So, currently, I have my DSL modem fully bridged, with my Archer C7 handling everything instead. To cut back on interference should I just disable the radios on my Archer and place a UniFi AP in a central location, while still using my Archer as a network switch? I do have a powered 5 port switch, but I don't know how that configuration would work with a switch, then an AP. I don't know if UniFi can setup PPPoE to continue my bridge and just cut out the C7 completely.

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Posted · Best Answer

My suggestion:

  • Keep the DSL modem in bridged mode
  • Archer C7 acting as a router, you can keep the WiFi enabled, but make sure it's on a different channel than the Unifi AP.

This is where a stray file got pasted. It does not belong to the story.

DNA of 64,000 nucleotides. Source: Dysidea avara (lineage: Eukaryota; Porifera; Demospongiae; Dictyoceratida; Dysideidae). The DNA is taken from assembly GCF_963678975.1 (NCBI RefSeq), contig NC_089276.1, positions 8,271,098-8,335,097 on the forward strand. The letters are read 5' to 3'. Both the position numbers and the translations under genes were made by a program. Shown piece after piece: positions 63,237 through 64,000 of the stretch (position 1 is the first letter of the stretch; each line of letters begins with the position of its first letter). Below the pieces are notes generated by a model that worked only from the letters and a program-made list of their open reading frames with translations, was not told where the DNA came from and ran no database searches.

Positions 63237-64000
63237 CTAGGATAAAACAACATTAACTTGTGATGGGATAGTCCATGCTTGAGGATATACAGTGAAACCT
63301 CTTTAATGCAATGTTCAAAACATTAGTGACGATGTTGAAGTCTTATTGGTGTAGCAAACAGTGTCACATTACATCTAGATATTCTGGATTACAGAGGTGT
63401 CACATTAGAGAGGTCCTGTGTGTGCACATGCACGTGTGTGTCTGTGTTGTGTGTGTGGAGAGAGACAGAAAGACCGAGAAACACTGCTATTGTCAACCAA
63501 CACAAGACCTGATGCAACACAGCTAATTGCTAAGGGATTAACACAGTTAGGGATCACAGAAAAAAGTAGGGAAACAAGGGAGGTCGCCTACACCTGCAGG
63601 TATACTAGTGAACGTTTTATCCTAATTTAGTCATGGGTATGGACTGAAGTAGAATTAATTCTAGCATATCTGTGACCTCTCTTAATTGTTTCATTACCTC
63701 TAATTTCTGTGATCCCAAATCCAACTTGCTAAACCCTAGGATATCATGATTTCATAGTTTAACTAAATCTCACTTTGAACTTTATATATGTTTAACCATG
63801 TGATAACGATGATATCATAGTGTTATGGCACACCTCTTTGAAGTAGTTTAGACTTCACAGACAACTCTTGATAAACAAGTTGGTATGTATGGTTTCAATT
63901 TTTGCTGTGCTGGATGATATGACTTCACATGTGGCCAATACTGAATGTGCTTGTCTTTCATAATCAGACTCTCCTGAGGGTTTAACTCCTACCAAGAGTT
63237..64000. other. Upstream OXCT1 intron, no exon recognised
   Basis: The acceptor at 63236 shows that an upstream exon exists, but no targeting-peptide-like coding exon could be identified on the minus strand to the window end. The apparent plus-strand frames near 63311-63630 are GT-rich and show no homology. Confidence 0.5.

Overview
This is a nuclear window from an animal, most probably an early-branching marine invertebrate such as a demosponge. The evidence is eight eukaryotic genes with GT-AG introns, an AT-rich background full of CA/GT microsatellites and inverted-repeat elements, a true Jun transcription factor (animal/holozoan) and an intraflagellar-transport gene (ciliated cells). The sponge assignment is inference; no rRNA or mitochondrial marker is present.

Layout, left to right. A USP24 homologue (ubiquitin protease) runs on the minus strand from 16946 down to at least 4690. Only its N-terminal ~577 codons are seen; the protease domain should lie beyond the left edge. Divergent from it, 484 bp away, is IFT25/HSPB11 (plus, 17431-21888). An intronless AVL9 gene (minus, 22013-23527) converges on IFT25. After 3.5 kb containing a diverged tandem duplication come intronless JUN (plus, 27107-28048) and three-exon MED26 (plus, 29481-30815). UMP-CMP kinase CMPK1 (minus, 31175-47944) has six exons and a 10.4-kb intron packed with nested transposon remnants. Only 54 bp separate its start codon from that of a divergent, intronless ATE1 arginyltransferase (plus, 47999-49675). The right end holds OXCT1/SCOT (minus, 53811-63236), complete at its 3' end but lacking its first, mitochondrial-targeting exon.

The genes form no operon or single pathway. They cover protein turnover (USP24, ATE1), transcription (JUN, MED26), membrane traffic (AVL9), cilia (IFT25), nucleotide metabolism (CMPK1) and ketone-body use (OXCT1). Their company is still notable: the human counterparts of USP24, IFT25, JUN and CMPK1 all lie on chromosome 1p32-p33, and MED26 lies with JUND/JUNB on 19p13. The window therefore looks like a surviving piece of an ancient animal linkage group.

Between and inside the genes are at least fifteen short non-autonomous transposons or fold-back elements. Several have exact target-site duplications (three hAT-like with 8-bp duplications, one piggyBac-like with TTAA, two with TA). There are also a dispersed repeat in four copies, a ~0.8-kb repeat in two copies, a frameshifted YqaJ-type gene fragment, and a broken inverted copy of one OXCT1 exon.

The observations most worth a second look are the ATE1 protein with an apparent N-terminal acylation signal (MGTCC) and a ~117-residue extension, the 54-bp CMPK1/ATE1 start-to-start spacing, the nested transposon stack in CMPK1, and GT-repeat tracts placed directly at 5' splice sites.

• Unifi AP (or ZyXEL has some good ones) in the middle of the apartment or at the other end if you decide to keep WiFi enabled on the C7. Just connect an ethernet cable from the router to the PoE injector and then another cable from the injector to the AP.

Bcg5B8I.png


A network switch is an OSI layer 2 device, so it doesn't do any IP routing so you need the router to do that.


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Posted · Original PosterOP
10 hours ago, Joonikko said:

My suggestion:

  • Keep the DSL modem in bridged mode
  • Archer C7 acting as a router, you can keep the WiFi enabled, but make sure it's on a different channel than the Unifi AP.
  • Unifi AP (or ZyXEL has some good ones) in the middle of the apartment or at the other end if you decide to keep WiFi enabled on the C7. Just connect an ethernet cable from the router to the PoE injector and then another cable from the injector to the AP.

Bcg5B8I.png


A network switch is an OSI layer 2 device, so it doesn't do any IP routing so you need the router to do that.

That is a great suggestion, thank you for the help!